For Christmas I got a Kork Kaossilator 2 dynamic phrase synthesizer. I’d seen them online before, and while I don’t really ‘do’ electronic music like that, it looked like fun. It is.
In the first couple of weeks, I’ve figured out a few things, so here are some pointers.
1. Rubber band markers
The interface does, in theory, let you play tunes, but depending on how you’ve set up the scale settings, the x axis might contain dozens of notes, so just shifting your finger along the slightest amount will create different notes. Many of the scales present you with only eight notes if you set it to just one octave, in which case, a marked up rubber band as shown here can really help you see the intervals.
2. Shortcut 1 – jumping to types of sounds
With 150 built in sounds, it can be a hassle navigating through them all, but they’re arranged into groups e.g. Lead, Bass, Acoustic. You can quickly jump between these groups by holding down the SND button and using the slider interface.
3. Shortcut 2 – changing loop length instantly, THAT drill sound
Another shortcut, is to change the loop length without having to go through the unweildy function menu (FNC button). To do this, simply hold down the | or || loop buttons, and run your finger up and down the slider. If you’ve got something in that loop, it can create some cool, interesting faster beats and drilling type sounds.
4. Mic recording with headphones on
You can record sound loops directly into the built in mic e.g. by singing into it. However, if you don’t have headphones plugged in, the output becomes silent while you’re trying to do this – not very helpful if you’re trying to record something in time with what what you’ve already got looping. I’m assuming the reason for this is to stop feedback, sound from the speaker leaking back into the mic loop. But if you plug in headphones, you still hear your loops, and can then record on top of them.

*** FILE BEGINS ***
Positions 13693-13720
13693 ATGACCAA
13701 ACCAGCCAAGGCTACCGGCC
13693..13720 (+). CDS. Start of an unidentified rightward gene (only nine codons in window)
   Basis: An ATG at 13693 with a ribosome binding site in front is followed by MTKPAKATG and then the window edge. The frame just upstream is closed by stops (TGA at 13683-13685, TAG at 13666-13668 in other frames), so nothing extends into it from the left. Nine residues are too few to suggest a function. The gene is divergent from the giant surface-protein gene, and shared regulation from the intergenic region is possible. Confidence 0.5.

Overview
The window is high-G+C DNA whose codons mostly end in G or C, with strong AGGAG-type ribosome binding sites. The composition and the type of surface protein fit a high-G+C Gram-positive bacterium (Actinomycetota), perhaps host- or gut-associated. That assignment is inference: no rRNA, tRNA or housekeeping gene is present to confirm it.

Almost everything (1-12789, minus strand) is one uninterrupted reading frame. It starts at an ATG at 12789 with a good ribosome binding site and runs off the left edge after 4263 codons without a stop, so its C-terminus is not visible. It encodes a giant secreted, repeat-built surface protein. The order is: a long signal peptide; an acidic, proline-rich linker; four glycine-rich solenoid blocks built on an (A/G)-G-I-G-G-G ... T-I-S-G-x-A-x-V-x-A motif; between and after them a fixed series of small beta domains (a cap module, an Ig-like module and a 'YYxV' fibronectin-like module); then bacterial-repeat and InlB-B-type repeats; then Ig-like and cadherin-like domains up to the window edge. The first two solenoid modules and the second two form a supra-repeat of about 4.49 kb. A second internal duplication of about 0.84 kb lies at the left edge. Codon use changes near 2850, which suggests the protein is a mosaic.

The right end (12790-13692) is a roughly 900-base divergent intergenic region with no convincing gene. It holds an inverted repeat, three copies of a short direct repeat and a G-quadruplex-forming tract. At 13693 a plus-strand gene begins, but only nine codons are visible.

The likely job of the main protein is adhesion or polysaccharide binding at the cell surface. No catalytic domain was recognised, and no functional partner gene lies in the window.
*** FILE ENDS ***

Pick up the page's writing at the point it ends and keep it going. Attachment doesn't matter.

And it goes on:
5. Didgerido, Dist Bass, Wobble Bass (Dubstep sounds)
You start realising what voices are going to be used most often for what you want to. For dubstep ‘wob wob wob’ type sounds, try the above voices.
6. Looping acoustic instruments
Looping acoustic instruments can be fun, but I’ve yet to find a way of freeing both hands to play them – you need one hand to hold down the record buttons, and one to actually play the instrument. I can just about manage a banjo roll or simple harmonica tune while recording like this.
7. Using the bassline scale (just 4 notes)
There is a simple way of dealing with the problem I talked about in the first tip, having so many notes in the x axis: choose a scale type that has less notes and set it to one octave. One of the scale types is just called Bass Line, and only has 4 notes. That means the x axis is just divided into quarters, perfect for the rubber band divisions shown above!
8. Timing in handmade drum loops
There are whole drum pattern voices, but also various drum pad type ones, where different parts of the kaos interface represent different singular drums. This means you can play it like a drum machine. However, the Kaossilator doesn’t normalise or tidy up your timing. Whatever you record into the loop, that’s exactly how it plays it, so timing needs to be perfect. One way to help with this is to record a simple pattern voice into loop one, and use that as a metronome track to help time your hand crafted beats into loop 2. Then delete the first loop, and carry on.
9. Understand the limitations
This is all fun, but there are limitations. There’s no undo, so if you’ve layered up lots of sounds successfully on one of the loop tracks, and then add something where the timing’s out, you can’t just remove that, you’d need to delete the whole loop with all your previous work. As I mentioned, it doesn’t normalise or tidy up your timing. Also, some sounds are very loud (the bass ones for example) and will obscure more subtle sounds, like the acoustic ones.